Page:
Nunavik’s first circus troupe celebrates Inuit culture and identity
Saali Kuata’s passion for circus comes through even when speaking on the phone. Back in April, after COVID-19 effectively shut down most of the country, the Kuujjuaq native was in Montreal where he has been living for about four years.
“This past year I’ve been training and trying to be a professional circus artist, trying to do this full-time, training by myself to get to a level of technique that I really want to achieve,” the soft-spoken 23-year-old explained. He trains in aerial ropes and other circus disciplines like acrobatics, juggling, and even stilt walking.
Kuata is a founding member of Tupiq ACT (Arctic Circus Troupe), a crew of circus performers that was born from Cirqiniq, a Nunavik social circus program, which planted the seeds for youth to become accomplished performing artists.
“Cirqiniq is a summer camp that brings Inuit youth together,” he said. “Every time we did circus, every time we performed and trained, every time we learn new things in circus, we always crave more.” But it was very hard for them to progress because they didn’t have coaches available in the North, nor the equipment or knowledge necessary.
Each year the participants would joke about how amazing it would be if they could create their own circus troupe, and about two years ago former Makivvik Socio-Economic Development Officer, Nathan Cohen-Fournier, dropped in to observe the summer camp and suggested the corporation could aid in its development.
“A bunch of us that were junior instructors, we just kind of looked at each other like, ‘Yeah, we want to do this,’” Kuata said. Cohen-Fournier recalls that meeting and that he told the group there could be possibilities to assist them in launching.
“For us, it was about providing a step further and giving young Nunavimmiut artists the opportunity to fulfil their collective potential, to unleash their creativity, and give it a shot for the first Nunavik circus troupe.”
It worked. The troupe performed their first show in the North, in Inukjuak, mid-March.
“It was pretty swell,” Kuata said. He is the secretary-treasurer of the group and explained they applied for a grant and started making the show back in November. They brought five of their artists together just to dedicate themselves to creating a performance that they could continue to sell for weeks and maybe years to come and they did it.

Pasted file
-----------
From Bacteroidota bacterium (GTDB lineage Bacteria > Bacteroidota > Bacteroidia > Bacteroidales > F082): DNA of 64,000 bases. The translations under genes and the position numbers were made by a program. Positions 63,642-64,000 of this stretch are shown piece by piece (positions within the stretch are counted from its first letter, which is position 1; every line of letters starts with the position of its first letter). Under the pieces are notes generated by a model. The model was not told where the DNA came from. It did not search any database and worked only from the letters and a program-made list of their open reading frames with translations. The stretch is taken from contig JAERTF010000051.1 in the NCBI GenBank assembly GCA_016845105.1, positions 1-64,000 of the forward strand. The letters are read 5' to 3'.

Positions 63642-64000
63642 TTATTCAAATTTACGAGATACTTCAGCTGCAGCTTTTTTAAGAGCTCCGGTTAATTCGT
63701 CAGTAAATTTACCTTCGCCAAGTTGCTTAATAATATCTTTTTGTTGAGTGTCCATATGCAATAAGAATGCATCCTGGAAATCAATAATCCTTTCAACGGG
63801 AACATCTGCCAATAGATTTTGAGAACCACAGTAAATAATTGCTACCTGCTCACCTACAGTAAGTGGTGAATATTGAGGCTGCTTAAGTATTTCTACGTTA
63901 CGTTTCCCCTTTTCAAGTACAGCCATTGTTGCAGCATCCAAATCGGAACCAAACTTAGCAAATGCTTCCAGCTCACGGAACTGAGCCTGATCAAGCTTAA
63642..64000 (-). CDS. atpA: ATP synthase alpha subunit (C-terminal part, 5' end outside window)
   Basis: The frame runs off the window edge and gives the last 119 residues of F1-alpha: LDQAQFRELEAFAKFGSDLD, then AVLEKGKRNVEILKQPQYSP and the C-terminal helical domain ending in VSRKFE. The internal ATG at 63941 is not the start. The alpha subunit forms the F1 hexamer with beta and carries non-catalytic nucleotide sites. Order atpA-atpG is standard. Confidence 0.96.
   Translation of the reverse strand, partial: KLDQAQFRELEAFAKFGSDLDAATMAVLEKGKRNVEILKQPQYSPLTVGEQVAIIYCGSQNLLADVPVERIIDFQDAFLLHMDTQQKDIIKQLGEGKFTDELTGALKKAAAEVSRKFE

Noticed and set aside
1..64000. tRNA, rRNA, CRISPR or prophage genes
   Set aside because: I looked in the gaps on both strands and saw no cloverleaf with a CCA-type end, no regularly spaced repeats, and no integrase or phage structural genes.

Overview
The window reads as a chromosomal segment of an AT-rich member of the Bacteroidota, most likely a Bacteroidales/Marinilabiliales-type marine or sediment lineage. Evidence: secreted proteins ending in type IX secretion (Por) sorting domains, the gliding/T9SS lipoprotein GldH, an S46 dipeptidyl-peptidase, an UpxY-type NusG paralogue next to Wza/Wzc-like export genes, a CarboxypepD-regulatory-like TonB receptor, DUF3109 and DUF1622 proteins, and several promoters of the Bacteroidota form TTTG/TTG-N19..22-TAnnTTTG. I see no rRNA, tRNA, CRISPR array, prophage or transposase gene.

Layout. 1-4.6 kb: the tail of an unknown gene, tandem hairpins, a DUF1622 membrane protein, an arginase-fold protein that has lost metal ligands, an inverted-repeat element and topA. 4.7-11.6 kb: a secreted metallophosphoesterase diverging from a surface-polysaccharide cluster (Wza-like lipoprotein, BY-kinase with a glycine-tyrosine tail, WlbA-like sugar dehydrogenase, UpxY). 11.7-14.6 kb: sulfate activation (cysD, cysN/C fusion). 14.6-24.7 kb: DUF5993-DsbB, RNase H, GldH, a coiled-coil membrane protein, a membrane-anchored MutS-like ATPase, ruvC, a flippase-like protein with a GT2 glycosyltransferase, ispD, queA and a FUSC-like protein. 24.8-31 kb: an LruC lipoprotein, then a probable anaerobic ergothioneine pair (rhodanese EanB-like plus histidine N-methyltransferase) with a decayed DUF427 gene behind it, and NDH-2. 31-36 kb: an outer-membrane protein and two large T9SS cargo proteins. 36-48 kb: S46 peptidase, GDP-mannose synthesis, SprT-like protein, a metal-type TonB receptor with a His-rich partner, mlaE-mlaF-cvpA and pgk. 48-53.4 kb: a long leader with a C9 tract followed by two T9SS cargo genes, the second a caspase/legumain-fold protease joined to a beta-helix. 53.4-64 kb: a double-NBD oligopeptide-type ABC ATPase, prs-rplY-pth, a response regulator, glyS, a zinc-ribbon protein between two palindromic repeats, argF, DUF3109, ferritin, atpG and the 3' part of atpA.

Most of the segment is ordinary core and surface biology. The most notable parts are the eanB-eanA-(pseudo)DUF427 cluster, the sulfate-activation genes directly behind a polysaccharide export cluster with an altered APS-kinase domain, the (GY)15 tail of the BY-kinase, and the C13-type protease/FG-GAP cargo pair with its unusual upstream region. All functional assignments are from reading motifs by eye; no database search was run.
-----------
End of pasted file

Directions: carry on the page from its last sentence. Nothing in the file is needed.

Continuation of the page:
“Our long show has many circus disciplines in it, with many Inuit stories being told. It felt very nice because when we finished creating that show in Inukjuak, and the day we started performing it, we had light effects, sounds, and costumes. We were really able to go full out.”
The troupe tries to represent Inuit culture and identity by using circus techniques to tell myths and legends on stage from traditional oral stories.
“When we’re on stage we speak only Inuktitut,” he said. “We just kind of tell an Inuit story on stage or take characters from these stories and kind of create an actual character — a character that has feelings, or motives. Or we just expand the idea of who these people were, or what these creatures were, or what these myths were.”
Having circus as an outlet has had a positive effect on Kuata.
“Emotionally, where I am, it’s a very good place,” he said. “When I perform on stage and train in circus, I’m very free.” In the past, he admitted, he was unsure of himself, but circus training has shown him what he is able to accomplish. “It’s very surprising to myself when I look back now, and it’s like, ‘Wow, this is amazing.’ I work with the best people. I’ve made great friends and memories along the way and I can look in the mirror and be happy.”
However, the group does face some challenges. People’s availabilities vary. They may have school, work, or just be busy with life. Also, the troupe members are geographically separated. Some are in communities in Nunavik and some are living in Montreal but, Kuata said, it miraculously still works.
“If we have a gig here in Montreal, then I’ll make myself available because circus is the only thing I do. Then I call my colleagues, ‘Hey are you available on this date?’ and we train together and try to create something for this gig.”
Once travel and group projects can return to normal, Tupiq ACT has plans to continue creating performances to showcase in Nunavik, Nunavut, and throughout the Circumpolar world. Cohen-Fournier doesn’t doubt that the future is bright for the troupe.
“So far, they have done incredibly well. It’s a long journey, full of ups and downs but they are passionate, and they are having fun at the same time.”
Kuata said he also hopes the troupe can continue collaborate on new shows and bring them to an Inuit audience in the South.
“I really enjoy working with my gang and I believe we can do it, for sure.”